power planer to bench jointer conversion

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Project by FreddyS posted 03-14-2011 07:22 PM 26589 views 38 times favorited 45 comments Add to Favorites Watch

Hi everyone, long story short:

I was looking for a small bench jointer and the only available option to be found here in mexico city was this craftsman 4-1/8” jointer, at only… $US400!

Almost all of the not so big variety of power tools to be found over here cost almost the double compared to US prices :(

Of course this being just a hobby for me I was not about to spend that much so the next “best” thing was to try my luck with a power planer.

So I went for a craftsman 3-1/4” but after some tests I really doubt anyone can do a proper job with this tool hehee, at least not for fine works.

But I had the tool already and something had to be done so my solution: diy bench jointer!

It took me like 3 weekends between planning and building to finish the the project including the base, the fence, the infeed – outfeed extension tables, and the retractable blade guard, I had the aluminum and the plywood already so just bought the countersunk screws and the tap tool.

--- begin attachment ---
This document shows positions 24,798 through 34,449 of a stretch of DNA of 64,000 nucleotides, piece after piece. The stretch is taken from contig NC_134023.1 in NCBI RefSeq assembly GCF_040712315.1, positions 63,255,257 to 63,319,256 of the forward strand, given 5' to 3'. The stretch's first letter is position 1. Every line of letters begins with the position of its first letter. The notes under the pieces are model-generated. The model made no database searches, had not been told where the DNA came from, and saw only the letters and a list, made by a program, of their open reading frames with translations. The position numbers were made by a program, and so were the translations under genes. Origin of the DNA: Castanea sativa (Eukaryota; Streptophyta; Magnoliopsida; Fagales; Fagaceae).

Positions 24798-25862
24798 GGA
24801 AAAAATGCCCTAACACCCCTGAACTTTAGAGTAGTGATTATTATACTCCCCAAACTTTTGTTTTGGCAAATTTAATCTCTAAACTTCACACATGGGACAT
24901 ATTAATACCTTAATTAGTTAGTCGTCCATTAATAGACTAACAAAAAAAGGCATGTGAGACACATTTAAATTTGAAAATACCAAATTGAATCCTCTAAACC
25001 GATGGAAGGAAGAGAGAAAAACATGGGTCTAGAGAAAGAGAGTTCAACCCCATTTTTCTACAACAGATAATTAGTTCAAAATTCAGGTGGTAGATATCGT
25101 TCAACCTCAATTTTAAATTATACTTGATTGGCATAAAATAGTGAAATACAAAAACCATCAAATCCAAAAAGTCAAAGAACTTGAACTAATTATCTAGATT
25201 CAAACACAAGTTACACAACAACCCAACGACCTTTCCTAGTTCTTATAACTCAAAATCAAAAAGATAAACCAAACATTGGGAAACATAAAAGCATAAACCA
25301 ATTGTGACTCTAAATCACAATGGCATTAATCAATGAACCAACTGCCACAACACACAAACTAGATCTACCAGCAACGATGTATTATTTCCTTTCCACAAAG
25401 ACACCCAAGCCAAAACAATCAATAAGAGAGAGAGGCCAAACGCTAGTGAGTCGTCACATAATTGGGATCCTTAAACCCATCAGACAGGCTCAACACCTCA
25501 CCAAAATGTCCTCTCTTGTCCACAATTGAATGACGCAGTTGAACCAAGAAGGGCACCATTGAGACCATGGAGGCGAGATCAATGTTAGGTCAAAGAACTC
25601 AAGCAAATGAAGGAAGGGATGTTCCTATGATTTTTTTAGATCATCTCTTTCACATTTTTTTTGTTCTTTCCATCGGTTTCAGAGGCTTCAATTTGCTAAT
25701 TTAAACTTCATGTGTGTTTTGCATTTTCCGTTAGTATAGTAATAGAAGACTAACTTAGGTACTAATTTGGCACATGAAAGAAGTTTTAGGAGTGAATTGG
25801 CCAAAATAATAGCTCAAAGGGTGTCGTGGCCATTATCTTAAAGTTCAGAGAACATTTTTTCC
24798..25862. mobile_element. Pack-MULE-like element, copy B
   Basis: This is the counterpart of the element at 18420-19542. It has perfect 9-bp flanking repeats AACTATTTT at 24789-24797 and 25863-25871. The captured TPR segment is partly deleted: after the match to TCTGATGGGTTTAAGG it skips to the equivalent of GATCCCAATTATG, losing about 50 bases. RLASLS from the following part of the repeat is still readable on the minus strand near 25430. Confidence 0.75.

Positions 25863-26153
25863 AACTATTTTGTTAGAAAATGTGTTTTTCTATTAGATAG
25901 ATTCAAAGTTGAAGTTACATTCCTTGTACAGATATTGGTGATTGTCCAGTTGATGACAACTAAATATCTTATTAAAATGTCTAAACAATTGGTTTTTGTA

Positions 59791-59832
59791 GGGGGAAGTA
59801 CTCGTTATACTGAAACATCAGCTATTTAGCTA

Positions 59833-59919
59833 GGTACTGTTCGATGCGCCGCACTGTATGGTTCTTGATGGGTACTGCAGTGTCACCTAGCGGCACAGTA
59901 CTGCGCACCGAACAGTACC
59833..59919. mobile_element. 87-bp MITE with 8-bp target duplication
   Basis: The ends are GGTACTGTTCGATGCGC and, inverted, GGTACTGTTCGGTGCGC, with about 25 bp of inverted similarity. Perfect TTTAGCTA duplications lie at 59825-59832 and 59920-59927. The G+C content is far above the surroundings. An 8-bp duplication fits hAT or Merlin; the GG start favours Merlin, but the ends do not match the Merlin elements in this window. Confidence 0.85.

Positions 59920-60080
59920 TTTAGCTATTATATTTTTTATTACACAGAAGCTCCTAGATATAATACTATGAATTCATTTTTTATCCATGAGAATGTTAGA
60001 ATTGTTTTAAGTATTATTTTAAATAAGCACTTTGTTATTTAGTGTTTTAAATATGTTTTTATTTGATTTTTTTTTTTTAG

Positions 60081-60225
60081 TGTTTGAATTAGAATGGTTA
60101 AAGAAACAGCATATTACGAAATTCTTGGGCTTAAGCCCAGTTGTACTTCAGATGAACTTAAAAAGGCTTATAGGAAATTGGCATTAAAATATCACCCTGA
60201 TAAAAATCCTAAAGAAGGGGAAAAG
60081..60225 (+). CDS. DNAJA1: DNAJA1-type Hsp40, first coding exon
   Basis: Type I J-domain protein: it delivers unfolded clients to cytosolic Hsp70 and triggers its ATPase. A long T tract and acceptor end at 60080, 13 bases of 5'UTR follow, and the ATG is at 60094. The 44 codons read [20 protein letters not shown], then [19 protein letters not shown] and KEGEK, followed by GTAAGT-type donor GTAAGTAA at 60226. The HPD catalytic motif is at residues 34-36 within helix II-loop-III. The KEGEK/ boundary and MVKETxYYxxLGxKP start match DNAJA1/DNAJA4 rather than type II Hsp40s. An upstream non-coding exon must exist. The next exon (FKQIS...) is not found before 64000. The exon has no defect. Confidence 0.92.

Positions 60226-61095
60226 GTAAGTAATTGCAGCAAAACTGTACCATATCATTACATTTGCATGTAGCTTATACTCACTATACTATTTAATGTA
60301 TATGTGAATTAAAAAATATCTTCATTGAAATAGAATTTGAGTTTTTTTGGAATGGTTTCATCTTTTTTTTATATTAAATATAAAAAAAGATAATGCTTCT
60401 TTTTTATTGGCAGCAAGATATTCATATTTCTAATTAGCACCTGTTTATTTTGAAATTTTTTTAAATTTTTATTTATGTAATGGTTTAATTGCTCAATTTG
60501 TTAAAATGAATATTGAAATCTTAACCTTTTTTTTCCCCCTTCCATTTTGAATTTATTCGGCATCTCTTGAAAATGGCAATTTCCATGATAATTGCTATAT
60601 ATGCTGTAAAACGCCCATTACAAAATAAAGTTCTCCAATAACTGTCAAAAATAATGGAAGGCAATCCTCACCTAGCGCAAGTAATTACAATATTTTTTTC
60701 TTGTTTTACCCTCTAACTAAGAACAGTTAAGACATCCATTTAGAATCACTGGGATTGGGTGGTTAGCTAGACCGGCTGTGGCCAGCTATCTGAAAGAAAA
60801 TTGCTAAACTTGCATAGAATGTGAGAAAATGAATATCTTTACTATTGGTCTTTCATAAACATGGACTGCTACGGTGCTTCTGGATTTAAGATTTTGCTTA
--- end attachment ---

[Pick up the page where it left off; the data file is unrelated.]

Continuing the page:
Result: a working jointer for small boards, if I need to go bigger I’ll bug the wood shop guys :)

And, you can see here the plan spanishenglish I did before actually building it, will help to figure out the steps to make a similar one yourself. (Sorry, the texts and measures are in spanish/cm only but should help).

Update: GetHandsDirty (Cris), did a great video showing her own version with extra mods. Here it is:

View on YouTube

And, the push block I made to use on the jointer:

Update: I have made an english version of the plan, sorry for the delay but here it is now ;)

Thanks for looking!

-- Learning one thing at a time

45 comments so far

View dub560's profile


606 posts in 2004 days

#1 posted 03-14-2011 07:29 PM

whatever works man…it works and that’s all that matter. in genious

-- Life is enjoyable especially when you borrow from people

View mafe's profile


10541 posts in 2180 days

#2 posted 03-14-2011 07:29 PM

That is super cool!
I love this inovative thinking.
We invent – therefore we are…
Best thoughts,

-- MAD F, the fanatical rhykenologist and vintage architect. Democraticwoodworking.

View RexMcKinnon's profile


2593 posts in 2286 days

#3 posted 03-14-2011 07:30 PM

Looks very well built.

Nice project.

-- If all you have is a hammer, everything looks like a nail!

View wasmithee's profile


58 posts in 1784 days

#4 posted 03-14-2011 08:04 PM

Very creative! I hope it meets your needs.

View SASmith               's profile


1810 posts in 2078 days

#5 posted 03-14-2011 08:12 PM

Not very many DIY jointers around. Thanks for showing it. I love shop built tools.

-- Scott Smith, Southern Illinois

View Bertha's profile


12982 posts in 1784 days

#6 posted 03-14-2011 08:18 PM

Plywood and a dream! Awesome job. Once you find some CNC parts lying around, we’re all in trouble :).